Clean up Activities
So, what is happening to save the people? Not much. Some time ago, there was talk of battling the industries in the courts and through non-governmental organizations. But, there is no point in depending on government agencies to handle the crisis. There is a clear government bias in favour of the polluting industries. Some public interest cases did bring the polluters into court. In 1995, the Gujarat High Court ordered 756 industrial businesses in the area be closed, ordering them to compensate the villages affected by industrial pollution. Many of these businesses are operating today and are still polluting.
It is places like Vapi in India that Commerce Minister Kamal Nath is trying to revamp the housing development for those living in the area.
“The failure of the court had an extremely damaging effect as even the last institution of democracy failed to check pollution in Gujarat,” decries Girish Patel, a Gujarat High Court advocate. (6) Most recently, the Indian government has avoided addressing the industrial pollution crisis by allowing even more industries into the affected areas. No provisions for the control of groundwater and river pollution or soil pollution were made.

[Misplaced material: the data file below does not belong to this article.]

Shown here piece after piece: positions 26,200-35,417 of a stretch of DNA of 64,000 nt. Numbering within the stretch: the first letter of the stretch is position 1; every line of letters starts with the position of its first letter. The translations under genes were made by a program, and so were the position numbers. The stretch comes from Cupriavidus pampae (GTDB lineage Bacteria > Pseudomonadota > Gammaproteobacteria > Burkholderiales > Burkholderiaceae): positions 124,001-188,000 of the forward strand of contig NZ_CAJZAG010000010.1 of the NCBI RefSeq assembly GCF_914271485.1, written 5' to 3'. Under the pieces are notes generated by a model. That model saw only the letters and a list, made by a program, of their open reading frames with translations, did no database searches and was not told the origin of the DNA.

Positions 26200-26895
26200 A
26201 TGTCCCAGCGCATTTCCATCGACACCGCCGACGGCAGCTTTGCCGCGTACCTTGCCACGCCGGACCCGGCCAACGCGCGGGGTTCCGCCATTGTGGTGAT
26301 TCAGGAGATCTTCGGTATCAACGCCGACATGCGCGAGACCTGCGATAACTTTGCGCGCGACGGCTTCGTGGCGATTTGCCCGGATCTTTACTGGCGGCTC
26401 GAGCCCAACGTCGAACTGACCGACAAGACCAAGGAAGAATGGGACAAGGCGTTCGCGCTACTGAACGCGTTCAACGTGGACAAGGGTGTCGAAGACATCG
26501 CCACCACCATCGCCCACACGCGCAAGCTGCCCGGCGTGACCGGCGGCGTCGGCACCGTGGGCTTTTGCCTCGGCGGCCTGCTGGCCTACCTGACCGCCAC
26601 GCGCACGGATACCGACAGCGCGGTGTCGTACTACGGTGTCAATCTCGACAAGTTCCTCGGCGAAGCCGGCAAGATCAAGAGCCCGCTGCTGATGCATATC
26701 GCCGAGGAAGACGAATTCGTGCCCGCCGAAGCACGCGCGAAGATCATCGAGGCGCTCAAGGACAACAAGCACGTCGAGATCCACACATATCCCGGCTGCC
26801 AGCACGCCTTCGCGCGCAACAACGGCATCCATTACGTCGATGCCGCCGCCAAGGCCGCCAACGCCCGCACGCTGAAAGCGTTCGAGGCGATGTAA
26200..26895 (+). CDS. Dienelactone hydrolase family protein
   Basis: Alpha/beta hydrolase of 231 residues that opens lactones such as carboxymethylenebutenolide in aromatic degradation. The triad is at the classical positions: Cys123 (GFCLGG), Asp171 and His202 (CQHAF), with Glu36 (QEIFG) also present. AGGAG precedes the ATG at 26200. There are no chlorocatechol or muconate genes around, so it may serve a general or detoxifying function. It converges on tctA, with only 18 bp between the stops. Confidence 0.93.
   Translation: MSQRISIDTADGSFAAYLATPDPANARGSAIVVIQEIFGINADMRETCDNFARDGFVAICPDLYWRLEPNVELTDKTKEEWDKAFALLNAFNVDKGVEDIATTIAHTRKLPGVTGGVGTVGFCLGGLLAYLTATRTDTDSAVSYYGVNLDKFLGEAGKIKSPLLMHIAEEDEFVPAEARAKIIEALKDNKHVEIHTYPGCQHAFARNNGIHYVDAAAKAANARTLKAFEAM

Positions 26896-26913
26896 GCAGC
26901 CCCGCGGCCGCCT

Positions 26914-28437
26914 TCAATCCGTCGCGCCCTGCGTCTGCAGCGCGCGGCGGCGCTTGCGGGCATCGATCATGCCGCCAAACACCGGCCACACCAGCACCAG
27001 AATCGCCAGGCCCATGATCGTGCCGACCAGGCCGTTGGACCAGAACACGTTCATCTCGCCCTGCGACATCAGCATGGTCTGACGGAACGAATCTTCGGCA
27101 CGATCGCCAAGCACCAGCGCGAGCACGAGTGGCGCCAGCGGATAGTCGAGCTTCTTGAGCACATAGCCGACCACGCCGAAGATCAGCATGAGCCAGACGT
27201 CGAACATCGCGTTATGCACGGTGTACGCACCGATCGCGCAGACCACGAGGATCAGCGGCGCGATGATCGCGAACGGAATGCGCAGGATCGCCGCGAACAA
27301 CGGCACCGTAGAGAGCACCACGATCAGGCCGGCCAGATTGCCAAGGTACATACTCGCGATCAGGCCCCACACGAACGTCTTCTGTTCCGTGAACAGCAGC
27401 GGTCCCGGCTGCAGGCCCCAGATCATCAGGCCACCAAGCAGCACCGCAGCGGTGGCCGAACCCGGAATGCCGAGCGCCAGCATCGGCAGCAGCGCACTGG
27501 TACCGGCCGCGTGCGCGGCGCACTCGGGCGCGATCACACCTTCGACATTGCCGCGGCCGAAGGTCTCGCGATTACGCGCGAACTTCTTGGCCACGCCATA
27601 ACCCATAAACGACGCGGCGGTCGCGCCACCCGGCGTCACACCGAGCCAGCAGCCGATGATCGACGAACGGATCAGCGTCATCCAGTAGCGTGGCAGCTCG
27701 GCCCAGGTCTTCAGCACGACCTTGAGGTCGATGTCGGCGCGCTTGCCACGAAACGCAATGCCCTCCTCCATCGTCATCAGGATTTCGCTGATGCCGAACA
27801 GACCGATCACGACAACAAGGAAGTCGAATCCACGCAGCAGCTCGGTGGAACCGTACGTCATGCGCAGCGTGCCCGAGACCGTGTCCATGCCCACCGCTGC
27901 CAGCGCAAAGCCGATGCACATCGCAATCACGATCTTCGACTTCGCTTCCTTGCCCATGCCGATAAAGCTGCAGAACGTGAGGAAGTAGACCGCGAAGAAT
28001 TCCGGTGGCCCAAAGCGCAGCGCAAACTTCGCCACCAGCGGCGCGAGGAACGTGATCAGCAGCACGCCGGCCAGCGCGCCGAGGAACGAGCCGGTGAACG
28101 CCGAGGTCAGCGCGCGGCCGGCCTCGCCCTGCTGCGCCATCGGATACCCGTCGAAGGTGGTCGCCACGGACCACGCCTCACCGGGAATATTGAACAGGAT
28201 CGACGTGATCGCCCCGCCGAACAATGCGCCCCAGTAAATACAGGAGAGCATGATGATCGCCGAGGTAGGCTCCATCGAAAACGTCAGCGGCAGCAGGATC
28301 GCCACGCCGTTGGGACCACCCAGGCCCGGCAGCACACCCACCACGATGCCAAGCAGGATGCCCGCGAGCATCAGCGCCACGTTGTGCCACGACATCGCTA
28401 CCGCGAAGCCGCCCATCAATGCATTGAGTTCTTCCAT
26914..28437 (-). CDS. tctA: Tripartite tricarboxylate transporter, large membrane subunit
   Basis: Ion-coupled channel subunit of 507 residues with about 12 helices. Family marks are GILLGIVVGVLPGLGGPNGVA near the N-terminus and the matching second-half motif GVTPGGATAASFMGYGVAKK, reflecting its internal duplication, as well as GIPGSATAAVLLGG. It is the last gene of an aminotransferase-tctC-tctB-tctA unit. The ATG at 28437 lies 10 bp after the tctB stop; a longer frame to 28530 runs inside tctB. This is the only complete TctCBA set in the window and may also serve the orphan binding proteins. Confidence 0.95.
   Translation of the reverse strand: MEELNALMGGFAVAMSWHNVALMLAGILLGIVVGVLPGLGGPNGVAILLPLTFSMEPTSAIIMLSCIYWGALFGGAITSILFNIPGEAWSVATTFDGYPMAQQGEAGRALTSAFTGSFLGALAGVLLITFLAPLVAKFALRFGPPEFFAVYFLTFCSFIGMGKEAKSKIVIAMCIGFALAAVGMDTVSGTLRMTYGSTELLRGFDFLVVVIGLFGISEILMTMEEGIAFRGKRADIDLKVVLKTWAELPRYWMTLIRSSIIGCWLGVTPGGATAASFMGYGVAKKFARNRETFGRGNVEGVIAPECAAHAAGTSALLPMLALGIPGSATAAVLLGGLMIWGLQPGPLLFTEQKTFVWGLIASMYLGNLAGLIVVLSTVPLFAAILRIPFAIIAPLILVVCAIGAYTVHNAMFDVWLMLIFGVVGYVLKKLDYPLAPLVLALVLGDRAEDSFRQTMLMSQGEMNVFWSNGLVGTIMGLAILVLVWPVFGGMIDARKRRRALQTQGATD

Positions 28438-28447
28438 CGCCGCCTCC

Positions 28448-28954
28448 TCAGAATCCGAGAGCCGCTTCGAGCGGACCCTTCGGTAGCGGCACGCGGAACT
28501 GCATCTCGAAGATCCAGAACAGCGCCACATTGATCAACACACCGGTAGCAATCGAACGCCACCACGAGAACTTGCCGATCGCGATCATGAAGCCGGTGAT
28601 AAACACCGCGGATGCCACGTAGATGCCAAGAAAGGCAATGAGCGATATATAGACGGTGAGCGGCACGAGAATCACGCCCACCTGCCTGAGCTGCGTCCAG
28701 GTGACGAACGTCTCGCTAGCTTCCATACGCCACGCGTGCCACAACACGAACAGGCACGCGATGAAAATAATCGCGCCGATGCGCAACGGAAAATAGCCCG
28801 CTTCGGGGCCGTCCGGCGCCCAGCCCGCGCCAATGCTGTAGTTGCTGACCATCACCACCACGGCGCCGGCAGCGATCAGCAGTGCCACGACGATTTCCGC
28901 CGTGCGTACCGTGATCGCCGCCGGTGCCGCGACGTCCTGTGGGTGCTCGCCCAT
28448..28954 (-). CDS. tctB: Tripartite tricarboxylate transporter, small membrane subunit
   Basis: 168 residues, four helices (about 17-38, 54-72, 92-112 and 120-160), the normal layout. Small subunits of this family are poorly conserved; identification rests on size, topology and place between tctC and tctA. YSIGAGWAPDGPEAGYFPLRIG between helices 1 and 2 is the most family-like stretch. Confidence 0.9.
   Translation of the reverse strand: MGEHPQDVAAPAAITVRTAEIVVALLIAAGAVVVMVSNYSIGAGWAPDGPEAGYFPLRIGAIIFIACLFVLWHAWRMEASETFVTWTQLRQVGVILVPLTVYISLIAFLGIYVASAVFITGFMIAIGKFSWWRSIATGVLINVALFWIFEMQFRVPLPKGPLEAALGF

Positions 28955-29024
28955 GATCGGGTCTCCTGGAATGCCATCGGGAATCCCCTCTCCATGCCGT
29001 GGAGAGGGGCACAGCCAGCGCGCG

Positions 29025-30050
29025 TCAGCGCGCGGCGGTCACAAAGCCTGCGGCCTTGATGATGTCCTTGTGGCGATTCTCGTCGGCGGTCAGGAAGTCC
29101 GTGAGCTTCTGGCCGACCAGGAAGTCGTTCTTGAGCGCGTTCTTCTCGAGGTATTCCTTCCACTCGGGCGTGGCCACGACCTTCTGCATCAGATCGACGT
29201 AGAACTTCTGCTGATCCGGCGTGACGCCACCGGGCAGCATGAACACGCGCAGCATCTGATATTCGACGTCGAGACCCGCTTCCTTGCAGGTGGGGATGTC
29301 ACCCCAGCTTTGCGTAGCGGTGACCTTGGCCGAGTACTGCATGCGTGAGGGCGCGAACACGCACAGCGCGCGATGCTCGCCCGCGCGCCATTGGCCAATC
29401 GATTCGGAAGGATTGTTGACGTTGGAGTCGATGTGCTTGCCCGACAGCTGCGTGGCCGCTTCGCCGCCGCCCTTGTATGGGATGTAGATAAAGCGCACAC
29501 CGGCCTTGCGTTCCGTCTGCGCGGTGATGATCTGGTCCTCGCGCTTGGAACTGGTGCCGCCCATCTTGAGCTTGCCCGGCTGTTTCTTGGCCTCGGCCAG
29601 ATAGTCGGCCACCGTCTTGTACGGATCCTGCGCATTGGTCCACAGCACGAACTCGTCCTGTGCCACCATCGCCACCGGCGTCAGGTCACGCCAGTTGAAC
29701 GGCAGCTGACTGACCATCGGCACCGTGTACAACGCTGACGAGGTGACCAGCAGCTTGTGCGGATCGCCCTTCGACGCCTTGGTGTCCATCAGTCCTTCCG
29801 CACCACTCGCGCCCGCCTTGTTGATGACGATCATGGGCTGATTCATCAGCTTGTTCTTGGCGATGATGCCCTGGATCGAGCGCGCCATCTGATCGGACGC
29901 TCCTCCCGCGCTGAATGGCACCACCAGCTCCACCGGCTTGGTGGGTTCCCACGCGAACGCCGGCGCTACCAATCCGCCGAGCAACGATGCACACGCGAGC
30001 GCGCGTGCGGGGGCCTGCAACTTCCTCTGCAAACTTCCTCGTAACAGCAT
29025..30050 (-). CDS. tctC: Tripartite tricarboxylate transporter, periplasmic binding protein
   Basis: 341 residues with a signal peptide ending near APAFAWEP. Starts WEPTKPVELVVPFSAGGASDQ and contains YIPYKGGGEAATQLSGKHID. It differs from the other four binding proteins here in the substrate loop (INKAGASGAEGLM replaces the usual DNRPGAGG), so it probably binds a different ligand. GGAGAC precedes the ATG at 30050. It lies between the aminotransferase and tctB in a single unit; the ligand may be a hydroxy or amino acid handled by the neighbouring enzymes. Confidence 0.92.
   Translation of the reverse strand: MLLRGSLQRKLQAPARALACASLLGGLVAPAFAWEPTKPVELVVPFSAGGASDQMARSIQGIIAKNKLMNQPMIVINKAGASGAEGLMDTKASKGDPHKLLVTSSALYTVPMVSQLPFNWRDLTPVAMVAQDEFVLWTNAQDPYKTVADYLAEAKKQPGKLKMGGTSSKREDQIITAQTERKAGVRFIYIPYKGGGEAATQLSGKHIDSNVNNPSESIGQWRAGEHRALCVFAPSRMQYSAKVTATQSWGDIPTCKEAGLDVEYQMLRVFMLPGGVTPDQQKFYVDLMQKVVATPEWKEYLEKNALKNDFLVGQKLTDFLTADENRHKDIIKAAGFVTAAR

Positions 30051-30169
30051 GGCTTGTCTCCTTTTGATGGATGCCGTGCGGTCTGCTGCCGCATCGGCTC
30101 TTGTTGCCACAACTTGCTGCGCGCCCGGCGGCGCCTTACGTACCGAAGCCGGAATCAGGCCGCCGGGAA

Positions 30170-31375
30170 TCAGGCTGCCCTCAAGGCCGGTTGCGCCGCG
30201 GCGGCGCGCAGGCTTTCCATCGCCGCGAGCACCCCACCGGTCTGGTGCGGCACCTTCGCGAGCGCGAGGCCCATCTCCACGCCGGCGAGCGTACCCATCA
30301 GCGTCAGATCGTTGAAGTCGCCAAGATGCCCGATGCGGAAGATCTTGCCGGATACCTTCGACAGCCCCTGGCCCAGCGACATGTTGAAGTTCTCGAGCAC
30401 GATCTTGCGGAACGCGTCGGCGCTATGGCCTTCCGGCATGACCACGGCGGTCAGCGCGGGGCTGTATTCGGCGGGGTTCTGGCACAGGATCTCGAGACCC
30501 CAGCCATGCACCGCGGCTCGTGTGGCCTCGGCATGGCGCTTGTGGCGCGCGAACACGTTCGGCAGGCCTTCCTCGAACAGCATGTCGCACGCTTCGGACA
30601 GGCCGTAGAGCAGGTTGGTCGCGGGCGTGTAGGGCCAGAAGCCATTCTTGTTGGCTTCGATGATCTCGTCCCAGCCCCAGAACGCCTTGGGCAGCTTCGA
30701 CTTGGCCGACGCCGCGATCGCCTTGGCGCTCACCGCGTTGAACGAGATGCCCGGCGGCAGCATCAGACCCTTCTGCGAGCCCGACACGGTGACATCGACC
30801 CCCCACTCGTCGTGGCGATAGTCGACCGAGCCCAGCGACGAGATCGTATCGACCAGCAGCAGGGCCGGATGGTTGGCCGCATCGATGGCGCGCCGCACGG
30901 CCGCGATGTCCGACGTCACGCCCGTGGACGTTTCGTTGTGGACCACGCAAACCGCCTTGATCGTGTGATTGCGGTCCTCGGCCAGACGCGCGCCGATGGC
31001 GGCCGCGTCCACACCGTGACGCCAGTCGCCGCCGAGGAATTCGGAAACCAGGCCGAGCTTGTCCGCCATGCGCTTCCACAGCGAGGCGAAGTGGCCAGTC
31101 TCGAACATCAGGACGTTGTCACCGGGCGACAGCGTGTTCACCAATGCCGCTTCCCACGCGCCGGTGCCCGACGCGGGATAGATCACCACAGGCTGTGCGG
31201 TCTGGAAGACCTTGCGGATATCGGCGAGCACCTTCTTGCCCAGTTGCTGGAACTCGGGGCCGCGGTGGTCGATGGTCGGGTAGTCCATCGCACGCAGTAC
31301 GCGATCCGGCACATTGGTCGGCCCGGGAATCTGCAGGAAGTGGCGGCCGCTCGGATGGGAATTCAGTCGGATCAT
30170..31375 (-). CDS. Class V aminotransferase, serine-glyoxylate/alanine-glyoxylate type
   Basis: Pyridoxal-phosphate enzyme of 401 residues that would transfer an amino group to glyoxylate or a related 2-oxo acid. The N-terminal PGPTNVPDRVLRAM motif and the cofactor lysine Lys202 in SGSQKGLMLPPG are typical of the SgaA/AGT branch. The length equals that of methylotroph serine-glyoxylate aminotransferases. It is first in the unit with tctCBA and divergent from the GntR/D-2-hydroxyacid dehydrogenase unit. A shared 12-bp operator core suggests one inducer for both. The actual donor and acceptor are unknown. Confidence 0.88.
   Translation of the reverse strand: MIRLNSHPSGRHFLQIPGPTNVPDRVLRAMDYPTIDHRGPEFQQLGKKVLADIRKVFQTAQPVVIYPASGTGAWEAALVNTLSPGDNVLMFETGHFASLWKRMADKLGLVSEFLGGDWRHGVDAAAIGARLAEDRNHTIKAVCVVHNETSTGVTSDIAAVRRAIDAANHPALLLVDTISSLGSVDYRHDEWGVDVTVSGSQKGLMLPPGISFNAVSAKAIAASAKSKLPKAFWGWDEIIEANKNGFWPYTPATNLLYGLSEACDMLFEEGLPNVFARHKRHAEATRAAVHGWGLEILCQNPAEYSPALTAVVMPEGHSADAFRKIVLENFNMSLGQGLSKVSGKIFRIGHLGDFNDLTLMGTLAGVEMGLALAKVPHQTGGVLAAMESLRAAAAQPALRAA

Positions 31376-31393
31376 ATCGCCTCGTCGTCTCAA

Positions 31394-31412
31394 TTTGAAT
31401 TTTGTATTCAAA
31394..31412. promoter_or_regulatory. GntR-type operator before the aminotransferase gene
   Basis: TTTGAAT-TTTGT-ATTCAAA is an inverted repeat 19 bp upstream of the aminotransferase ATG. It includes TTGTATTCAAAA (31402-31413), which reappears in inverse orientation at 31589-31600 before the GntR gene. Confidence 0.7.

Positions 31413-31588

How You Can Help
Greenpeace, the international environmental group, is appalled by the ''harm being caused to the environment by polluting industries in India.'' (5) The group has decided to create offices in Delhi and Bombay and urge industry to focus on "clean production rather than end-of-the-pipe solutions.” (5) Greenpeace plans to accept memberships for a fee of 500 rupees or more, from those who want to support the cause of stopping industrial pollution. (Contact the group via email at: email@example.com.) Nityanand Jayaraman, Greenpeace Asia hazardous waste’s campaigner, said that Greenpeace has been establishing a “modest campaign presence” for four years in India. (5) He stated that “India is an ecological heavyweight with capabilities to decide the environmental fate of the globe. This is so because of its sheer size, the vast variety of problems from various interests, and mindless liberalization of the economy.” (5) Greenpeace advocates that industrial pollution in India, particularly chlorine and heavy metals, be eliminated, especially in Vapi, “India’s most polluted province.” (5) The group intends to internationalize cleaning up industrial pollution, a formerly local issue. "One of our strengths is that all our campaigns are based on solid scientific finding. We identify issues first and then use science to address these issues. This is followed by awareness-building exercises, along with lobbying. We believe in taking action…” (5) You can help solve the problem of industrial soil, river, and groundwater pollution in Vapi, India by contributing to the efforts of Greenpeace.
- http://www.worldproutassembly.org/archives/2007/09/orissas_mines_v.html (1)
- (The World Prout Assembly is a non-profit organization affiliated with
- Proutist Universal Global Headquarters, Kolkata, India.)